Romney, too, has plenty of material to work with. Fewer Americans are working today than when Obama was inaugurated. Worse, “while the job losses during the recession were concentrated in mid-wage occupations, the subsequent employment gains continue to come heavily in low-paying jobs,” reported the National Employment Law Project. (Some recovery.)
There’s more. Median household income has fallen to the lowest level since 1995, according to the U.S. Census Bureau. More Americans are qualifying for food stamps and disability aid than are finding new work. And the poverty rate is at a two-decade high.
In other words, the Obama Administration is manufacturing millions more Americans who will not earn enough to pay income taxes. “Why are these people non-taxpayers today? Because the economy sucks,” said Ryan Ellis, Director of Tax Policy for the Grover Norquist-led Americans for Tax Reform. “I think that’s what [Romney] is going to say, and should say.”
Many factors keep (or push) people in the 47 percent camp. One is the Earned Income Tax Credit (EITC), whose payments have grown by 50 percent since 2002.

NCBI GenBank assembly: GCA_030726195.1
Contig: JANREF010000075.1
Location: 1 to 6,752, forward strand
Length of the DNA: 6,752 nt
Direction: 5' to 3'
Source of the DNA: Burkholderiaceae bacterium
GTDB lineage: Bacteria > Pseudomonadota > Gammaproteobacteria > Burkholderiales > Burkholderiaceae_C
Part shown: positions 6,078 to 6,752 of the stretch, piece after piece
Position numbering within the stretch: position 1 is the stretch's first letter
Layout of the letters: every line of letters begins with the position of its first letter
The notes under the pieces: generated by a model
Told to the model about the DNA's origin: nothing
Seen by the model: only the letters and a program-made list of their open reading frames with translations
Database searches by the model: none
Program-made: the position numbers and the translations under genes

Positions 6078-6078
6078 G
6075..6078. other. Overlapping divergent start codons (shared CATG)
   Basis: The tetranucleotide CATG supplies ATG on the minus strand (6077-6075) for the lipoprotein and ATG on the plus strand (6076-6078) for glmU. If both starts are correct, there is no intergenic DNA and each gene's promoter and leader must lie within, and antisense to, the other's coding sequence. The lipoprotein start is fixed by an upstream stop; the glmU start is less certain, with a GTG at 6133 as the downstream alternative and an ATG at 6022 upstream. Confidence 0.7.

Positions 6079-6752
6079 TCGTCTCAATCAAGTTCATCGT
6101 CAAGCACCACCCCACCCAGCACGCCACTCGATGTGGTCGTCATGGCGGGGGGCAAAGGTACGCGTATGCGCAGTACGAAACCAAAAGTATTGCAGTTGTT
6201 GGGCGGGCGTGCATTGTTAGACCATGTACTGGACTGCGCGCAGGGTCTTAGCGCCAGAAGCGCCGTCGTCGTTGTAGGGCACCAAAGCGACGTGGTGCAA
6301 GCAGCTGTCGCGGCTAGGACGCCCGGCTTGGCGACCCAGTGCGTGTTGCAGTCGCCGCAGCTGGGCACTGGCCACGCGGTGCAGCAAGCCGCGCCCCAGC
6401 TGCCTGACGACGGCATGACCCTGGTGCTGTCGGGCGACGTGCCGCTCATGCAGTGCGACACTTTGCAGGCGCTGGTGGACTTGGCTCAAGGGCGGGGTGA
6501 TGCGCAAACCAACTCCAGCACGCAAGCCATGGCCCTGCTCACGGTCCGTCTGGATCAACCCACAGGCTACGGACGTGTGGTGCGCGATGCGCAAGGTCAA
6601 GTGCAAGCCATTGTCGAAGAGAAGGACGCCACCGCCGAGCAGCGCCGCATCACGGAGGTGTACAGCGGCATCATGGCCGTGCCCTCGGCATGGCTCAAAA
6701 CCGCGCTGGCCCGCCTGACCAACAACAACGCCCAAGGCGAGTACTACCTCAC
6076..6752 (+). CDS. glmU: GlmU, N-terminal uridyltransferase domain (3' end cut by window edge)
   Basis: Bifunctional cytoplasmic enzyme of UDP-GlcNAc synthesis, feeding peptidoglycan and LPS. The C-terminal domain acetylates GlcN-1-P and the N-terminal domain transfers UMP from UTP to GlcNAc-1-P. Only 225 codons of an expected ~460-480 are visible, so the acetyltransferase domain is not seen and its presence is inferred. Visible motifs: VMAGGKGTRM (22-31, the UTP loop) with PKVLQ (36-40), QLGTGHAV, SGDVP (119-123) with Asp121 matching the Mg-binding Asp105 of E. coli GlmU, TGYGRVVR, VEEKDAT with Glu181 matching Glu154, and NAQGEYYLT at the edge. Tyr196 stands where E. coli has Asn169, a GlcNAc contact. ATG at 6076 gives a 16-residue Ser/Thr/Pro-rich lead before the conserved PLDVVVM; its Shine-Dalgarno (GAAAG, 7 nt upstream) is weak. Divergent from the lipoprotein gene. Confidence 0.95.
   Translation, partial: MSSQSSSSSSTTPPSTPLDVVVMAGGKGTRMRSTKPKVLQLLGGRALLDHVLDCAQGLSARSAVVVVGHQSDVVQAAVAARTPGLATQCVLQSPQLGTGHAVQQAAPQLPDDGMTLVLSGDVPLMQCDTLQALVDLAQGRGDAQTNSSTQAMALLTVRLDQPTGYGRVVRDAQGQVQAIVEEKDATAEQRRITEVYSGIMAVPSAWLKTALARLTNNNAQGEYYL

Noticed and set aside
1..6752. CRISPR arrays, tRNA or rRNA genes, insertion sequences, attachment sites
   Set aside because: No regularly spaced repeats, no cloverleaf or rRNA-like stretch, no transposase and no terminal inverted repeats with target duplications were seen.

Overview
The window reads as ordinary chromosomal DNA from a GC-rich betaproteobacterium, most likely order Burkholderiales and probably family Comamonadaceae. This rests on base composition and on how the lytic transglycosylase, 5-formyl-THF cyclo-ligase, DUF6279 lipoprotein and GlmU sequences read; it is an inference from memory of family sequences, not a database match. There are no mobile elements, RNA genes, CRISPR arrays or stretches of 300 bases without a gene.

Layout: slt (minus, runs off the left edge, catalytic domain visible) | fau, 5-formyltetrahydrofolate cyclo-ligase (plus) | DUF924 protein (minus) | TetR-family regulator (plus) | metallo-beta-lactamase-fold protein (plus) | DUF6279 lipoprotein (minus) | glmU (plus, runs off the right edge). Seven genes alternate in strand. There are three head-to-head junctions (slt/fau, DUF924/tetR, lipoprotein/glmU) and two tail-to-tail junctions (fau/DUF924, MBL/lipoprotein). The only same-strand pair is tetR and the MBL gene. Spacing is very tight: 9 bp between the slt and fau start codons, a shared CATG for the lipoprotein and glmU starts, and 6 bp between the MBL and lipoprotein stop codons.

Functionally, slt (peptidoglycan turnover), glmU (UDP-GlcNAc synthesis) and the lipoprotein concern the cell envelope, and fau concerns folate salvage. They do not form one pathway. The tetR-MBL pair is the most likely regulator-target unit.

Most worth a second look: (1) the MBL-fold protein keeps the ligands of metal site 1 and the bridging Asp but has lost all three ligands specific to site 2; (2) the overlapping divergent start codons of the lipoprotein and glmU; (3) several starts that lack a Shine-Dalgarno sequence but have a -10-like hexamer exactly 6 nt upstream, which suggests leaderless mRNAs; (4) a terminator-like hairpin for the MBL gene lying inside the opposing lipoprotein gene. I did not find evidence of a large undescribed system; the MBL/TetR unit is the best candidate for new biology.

Ellis pointed out that the EITC was based on a conservative idea developed by Milton Friedman called the “negative income tax.” It was designed to reward workers whose annual wages fell below the poverty line with a guaranteed income supplement.
Friedman envisioned it as a replacement for wealth redistribution policies, such as welfare and food stamps. But Washington turned it into another “add-on” anti-poverty program. Nevertheless, it was promoted by Republican and Democratic presidents alike; President Ronald Reagan called the EITC “the best anti-poverty, the best pro-family, the best job creation measure to come out of Congress.”
In recent years, however, a split has emerged. South Carolina Sen. Jim DeMint has recommended eliminating the EITC and child tax credit for those who earn too little to qualify for federal income taxes. “Poverty has gone up in America,” DeMint told McClatchy Newspapers in December. “We have trained several generations of Americans to be dependent on government rather than trying to get them off welfare.”